After decades of familiar promises, coal communities remain skeptical about Biden’s vows.

From a porch in Martin County, Ky., in 1964, President Lyndon B. Johnson declared a war on poverty. Decades later, President Barack Obama dedicated millions of dollars to work force development projects in Appalachia. President Donald J. Trump even pledged the impossible: a revival of the region’s faltering coal industry.

President Biden is talking big, too, assuring residents that his climate plan will also create well-paying jobs there. But after generations of promises, communities once reliant on coal mining are skeptical.

In eastern Kentucky, the poverty rate in several counties exceeds 30 percent. Unemployment is among the highest in the nation. And an outward migration over several decades has cut the populations of some counties nearly in half, leaving local governments strapped for tax revenue and struggling to fund essential services.

“Fifty years from now, this could be a ghost town,” said former Gov. Paul E. Patton, an eastern Kentucky native. “That’s my prediction.”

Days after taking office, Mr. Biden signed an executive order on climate change that also promised a new focus on economic development in communities that have been reliant on coal mining and power plants. A committee tasked with wrestling with the problem was given 60 days to make a plan. “We’re never going to forget the men and women who dug the coal and built the nation,” the president said. “We’re going to do right by them.”

Without direct federal help, local residents and experts say, people living in those communities could suffer increasingly dire consequences as the nation moves away from coal for good — ending the boom-and-bust cycle that dominated their economies with a final and decisive bust.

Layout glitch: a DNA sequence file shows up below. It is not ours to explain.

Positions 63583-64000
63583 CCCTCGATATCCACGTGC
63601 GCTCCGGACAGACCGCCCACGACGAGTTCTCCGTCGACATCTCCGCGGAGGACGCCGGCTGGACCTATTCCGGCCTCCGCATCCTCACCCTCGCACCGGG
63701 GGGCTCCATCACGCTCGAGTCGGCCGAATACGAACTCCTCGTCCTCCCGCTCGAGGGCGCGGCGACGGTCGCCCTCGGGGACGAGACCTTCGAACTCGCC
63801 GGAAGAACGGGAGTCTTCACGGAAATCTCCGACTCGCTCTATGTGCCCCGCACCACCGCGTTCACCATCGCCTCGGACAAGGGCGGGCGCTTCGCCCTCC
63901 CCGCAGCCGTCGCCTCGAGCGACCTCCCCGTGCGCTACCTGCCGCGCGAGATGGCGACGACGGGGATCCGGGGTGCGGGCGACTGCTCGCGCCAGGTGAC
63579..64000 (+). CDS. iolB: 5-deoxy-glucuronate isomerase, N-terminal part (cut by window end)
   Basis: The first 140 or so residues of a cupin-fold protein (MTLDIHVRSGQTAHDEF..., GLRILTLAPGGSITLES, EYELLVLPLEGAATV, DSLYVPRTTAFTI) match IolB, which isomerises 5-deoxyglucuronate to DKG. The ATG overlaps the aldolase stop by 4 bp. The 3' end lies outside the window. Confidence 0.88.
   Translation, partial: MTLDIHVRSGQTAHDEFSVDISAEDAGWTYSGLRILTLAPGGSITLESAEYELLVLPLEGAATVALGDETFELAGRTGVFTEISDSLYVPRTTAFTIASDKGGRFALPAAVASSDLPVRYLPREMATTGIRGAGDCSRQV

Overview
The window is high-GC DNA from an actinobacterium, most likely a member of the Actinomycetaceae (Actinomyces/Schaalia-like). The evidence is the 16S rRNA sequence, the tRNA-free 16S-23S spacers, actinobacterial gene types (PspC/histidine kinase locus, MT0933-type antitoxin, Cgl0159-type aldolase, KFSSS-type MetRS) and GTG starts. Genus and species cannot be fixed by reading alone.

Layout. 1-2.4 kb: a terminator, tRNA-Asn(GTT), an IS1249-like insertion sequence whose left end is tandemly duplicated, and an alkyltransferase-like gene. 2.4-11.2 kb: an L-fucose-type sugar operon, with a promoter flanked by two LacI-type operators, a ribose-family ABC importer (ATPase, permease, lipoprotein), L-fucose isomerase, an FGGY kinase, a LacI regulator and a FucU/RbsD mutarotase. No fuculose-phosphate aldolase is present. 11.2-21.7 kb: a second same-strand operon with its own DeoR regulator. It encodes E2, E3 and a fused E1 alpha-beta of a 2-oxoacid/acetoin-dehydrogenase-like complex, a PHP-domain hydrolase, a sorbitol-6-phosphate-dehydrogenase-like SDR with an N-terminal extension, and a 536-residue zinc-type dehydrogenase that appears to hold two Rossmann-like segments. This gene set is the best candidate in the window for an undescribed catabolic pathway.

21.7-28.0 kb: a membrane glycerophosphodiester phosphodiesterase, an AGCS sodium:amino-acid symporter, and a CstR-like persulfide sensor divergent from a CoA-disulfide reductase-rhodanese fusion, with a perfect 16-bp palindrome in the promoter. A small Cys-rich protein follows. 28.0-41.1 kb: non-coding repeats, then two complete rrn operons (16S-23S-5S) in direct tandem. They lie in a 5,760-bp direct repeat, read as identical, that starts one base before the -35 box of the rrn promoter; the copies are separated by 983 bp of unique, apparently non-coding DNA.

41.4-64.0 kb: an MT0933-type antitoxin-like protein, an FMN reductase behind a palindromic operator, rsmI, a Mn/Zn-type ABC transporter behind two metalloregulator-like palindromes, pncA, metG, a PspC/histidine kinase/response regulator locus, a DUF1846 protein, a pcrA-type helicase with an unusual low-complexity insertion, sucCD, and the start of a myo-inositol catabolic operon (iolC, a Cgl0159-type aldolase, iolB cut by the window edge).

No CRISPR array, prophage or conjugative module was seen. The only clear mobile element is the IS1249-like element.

How the new administration follows through on its promise could be a determining factor in whether some of these communities survive at all, local residents say.

Dan Mosley, the county judge executive of Harlan County, believes that the president should consider tax incentives for people who move to distressed Appalachian counties, a highway extension and the reduction of red tape for federal grants that fund economic development projects.

“I hope this plan that’s been written isn’t just some promise to get our hopes up here,” he said.

Without direct federal help, local residents and experts say, people living in those communities could suffer increasingly dire consequences as the nation moves away from coal for good — ending the boom-and-bust cycle that dominated their economies with a final and decisive bust.

How the new administration follows through on its promise could be a determining factor in whether some of these communities survive at all, local residents say.

Dan Mosley, the county judge executive of Harlan County, believes that the president should consider tax incentives for people who move to distressed Appalachian counties, a highway extension and the reduction of red tape for federal grants that fund economic development projects.

“I hope this plan that’s been written isn’t just some promise to get our hopes up here,” he said.

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